HANOI (Reuters) - Vietnamese police have arrested five people suspected of using battery chemicals to dye waste coffee beans, the Ministry of Public Security’s online newspaper, Cong An Nhan Dan, said on Tuesday, apparently passing the mixture off as black pepper.
Vietnam is the world’s largest exporter of black pepper, accounting for half of global trade. The country is also the world’s largest producer of Robusta coffee, which has a bitter taste and is used mainly in instant coffee.
The five, led by Nguyen Thi Thanh Loan, 43, were arrested on suspicion of violating food safety regulations after they were caught mixing coffee waste with a black, tar-like liquid made from manganese dioxide found in the batteries, the report said.
Police seized 40 litres of the liquid, along with more than 21 metric tonnes of dyed coffee waste and over 200 kg of used battery parts from Loan’s home in the Central Highlands province of Dak Nong, the report said.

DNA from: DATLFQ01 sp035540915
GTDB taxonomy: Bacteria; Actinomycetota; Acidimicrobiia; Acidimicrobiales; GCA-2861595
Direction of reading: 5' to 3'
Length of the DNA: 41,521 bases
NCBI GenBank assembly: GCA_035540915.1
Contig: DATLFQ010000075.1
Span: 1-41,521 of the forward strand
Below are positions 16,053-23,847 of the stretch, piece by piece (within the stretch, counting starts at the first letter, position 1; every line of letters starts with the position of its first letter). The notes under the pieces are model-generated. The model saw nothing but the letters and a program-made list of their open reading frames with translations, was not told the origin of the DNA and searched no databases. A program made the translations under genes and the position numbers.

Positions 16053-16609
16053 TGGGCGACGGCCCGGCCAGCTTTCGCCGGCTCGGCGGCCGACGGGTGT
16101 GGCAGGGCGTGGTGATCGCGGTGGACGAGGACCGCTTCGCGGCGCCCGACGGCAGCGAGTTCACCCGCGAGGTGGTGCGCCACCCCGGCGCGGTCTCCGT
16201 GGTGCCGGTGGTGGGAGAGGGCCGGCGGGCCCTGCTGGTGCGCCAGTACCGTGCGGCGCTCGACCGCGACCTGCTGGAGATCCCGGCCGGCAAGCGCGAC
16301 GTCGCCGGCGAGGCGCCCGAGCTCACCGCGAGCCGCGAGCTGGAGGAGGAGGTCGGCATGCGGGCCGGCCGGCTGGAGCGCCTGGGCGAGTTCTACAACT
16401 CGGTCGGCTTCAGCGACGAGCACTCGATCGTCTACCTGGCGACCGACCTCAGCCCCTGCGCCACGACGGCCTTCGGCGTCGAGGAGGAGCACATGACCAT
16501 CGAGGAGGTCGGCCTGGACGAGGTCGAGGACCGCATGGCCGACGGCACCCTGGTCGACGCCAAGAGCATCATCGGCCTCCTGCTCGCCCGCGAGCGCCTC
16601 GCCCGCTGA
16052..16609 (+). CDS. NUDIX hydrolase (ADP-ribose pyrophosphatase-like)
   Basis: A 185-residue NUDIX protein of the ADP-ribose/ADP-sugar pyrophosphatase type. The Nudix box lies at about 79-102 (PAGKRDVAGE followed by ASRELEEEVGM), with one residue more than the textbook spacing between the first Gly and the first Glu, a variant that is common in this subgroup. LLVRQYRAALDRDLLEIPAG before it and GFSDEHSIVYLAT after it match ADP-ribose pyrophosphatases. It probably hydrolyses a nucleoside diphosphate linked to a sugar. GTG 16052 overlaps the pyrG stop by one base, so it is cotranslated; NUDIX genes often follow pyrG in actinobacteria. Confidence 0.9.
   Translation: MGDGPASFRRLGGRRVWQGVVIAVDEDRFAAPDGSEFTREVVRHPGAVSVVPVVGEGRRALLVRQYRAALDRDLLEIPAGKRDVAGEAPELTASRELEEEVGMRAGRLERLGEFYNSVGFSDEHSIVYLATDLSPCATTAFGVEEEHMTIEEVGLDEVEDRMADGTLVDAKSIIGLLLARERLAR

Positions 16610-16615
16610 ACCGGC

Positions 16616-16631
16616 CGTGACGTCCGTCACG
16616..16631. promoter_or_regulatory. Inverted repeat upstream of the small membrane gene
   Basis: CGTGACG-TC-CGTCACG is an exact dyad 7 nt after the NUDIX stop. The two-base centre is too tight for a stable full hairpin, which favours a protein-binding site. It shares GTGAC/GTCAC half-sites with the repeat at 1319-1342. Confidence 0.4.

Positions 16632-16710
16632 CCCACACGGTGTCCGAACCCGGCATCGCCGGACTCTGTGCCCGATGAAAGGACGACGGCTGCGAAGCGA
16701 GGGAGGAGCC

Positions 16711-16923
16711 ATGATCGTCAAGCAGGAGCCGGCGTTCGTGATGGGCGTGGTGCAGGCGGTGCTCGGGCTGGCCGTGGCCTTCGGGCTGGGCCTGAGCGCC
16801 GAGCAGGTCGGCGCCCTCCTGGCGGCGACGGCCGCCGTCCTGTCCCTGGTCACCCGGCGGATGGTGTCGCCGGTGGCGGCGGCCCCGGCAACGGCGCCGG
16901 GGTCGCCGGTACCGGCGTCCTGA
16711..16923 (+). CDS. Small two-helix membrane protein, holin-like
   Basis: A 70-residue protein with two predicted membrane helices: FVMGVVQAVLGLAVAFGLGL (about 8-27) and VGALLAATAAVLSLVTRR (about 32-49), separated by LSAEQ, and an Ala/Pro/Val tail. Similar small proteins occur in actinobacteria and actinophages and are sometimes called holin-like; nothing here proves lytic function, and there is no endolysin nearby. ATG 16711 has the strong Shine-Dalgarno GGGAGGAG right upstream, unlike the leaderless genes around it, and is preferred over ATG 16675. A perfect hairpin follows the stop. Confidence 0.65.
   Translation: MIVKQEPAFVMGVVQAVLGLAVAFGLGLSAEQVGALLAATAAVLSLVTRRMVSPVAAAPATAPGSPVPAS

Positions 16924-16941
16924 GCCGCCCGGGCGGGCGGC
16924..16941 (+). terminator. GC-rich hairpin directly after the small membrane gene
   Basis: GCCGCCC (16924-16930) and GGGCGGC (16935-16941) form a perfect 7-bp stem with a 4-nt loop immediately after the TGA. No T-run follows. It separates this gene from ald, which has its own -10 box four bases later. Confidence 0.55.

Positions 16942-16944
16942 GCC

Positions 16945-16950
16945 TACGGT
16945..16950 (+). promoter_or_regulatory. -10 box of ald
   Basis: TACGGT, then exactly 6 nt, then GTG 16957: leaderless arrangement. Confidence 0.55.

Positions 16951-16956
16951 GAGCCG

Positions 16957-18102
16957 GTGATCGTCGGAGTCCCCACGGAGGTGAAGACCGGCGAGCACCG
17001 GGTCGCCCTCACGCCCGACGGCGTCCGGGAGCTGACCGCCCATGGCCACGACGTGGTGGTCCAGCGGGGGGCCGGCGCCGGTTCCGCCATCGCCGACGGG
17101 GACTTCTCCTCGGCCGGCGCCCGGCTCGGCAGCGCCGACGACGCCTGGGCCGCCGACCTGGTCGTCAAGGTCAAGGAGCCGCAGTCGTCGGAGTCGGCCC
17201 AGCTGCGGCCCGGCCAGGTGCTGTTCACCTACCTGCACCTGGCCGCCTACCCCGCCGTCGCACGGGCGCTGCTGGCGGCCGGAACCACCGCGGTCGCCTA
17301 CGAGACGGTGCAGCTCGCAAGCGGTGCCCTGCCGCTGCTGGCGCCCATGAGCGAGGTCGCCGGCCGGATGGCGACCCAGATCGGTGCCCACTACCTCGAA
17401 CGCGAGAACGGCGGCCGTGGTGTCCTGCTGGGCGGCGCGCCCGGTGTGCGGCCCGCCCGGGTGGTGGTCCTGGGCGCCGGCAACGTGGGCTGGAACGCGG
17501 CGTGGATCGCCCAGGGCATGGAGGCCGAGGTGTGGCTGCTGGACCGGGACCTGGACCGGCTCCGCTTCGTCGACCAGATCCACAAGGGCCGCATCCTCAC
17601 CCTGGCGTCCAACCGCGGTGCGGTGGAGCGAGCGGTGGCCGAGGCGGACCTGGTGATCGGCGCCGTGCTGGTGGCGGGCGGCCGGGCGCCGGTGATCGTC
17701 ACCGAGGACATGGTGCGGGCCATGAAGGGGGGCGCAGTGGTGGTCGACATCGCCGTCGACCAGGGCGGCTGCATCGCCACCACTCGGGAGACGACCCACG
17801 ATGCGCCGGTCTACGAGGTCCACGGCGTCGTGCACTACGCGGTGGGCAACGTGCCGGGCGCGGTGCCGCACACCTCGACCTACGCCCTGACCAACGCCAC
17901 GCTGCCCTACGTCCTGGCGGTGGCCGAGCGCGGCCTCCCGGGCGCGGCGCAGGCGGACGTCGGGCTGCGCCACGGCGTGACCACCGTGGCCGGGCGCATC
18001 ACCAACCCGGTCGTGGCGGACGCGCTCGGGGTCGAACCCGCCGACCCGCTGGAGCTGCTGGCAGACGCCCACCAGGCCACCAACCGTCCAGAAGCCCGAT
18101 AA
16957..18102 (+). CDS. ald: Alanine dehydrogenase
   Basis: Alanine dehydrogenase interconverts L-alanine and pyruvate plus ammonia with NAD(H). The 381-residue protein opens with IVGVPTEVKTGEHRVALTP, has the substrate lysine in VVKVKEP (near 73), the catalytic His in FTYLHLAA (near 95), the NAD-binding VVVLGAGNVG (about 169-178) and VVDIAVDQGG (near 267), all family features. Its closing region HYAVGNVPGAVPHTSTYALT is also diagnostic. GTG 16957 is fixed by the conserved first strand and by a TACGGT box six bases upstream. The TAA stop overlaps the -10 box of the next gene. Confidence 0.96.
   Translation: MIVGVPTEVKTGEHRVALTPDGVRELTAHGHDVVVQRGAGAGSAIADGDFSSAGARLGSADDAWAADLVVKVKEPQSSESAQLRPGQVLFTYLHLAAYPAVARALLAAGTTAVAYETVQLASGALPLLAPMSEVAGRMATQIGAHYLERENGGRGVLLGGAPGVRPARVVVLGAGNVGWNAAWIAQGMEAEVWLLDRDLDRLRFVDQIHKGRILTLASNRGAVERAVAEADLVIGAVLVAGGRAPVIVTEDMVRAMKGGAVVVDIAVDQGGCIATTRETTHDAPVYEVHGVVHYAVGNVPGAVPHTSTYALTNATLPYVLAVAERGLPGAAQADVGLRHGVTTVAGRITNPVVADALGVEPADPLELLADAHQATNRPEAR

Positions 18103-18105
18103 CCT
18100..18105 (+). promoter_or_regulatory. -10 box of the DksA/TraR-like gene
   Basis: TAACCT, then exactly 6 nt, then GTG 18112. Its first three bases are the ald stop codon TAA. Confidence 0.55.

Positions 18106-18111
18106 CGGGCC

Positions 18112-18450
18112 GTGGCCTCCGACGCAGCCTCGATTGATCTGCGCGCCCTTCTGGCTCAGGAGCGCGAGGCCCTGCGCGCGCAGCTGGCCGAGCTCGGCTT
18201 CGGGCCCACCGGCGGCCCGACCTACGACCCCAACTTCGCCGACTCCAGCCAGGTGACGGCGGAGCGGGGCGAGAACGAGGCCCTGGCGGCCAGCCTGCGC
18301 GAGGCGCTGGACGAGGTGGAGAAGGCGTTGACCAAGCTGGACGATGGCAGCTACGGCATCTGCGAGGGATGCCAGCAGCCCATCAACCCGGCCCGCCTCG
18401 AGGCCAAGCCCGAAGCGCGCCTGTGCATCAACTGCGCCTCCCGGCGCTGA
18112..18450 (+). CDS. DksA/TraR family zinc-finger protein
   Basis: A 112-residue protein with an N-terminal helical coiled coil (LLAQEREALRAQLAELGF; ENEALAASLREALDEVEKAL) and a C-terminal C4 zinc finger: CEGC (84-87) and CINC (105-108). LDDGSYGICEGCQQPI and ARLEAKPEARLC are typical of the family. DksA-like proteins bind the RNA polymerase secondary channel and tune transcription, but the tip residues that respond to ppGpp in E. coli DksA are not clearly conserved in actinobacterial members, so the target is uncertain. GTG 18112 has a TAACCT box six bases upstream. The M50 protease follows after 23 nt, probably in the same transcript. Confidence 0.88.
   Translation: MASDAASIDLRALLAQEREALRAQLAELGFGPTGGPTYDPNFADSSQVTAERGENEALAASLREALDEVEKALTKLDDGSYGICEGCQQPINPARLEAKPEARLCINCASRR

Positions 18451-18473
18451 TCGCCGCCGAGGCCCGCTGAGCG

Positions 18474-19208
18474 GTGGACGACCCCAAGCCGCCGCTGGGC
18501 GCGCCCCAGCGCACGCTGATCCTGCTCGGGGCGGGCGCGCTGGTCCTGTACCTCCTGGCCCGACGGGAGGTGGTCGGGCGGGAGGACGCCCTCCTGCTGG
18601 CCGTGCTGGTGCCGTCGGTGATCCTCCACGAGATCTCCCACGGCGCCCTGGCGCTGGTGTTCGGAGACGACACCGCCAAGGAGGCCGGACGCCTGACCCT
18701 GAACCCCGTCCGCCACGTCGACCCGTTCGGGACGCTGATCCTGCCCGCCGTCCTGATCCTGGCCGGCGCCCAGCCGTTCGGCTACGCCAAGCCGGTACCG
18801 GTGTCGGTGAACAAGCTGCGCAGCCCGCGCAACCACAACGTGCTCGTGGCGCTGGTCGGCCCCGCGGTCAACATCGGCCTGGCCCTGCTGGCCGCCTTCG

Calls to police in the province went unanswered on Tuesday.
The Central Highlands is Vietnam’s largest coffee-producing region. It also produces much of the country’s black pepper.
Loan sold three metric tonnes of the mixture to a black pepper trading firm in the neighbouring province of Binh Phuoc, the Ministry of Public Security newspaper said.
Police seized nine tonnes of pepper at the firm which had been blended with the battery and coffee mixture, the Tuoi Tre newspaper reported. The firm had been selling pepper mixed with the battery-laced coffee granules for years, the paper said.
“Whatever purpose they may have, what they are doing is posing threat to people’s health. If they mix that substance with coffee or pepper, it would be awful and unacceptable,” said Nguyen Nam Hai, chairman of the Vietnam Pepper Association.
“I don’t understand why they do it. Vietnam accounts for half of the world’s black pepper output and 60-65 percent of global black pepper trade and prices are falling,” said Hai.
“It’s just a small firm and I don’t think this dirty product could end up being exported.”
If found guilty, the five face up to 20 years in prison.
Editing by James Pearson and Nick Macfie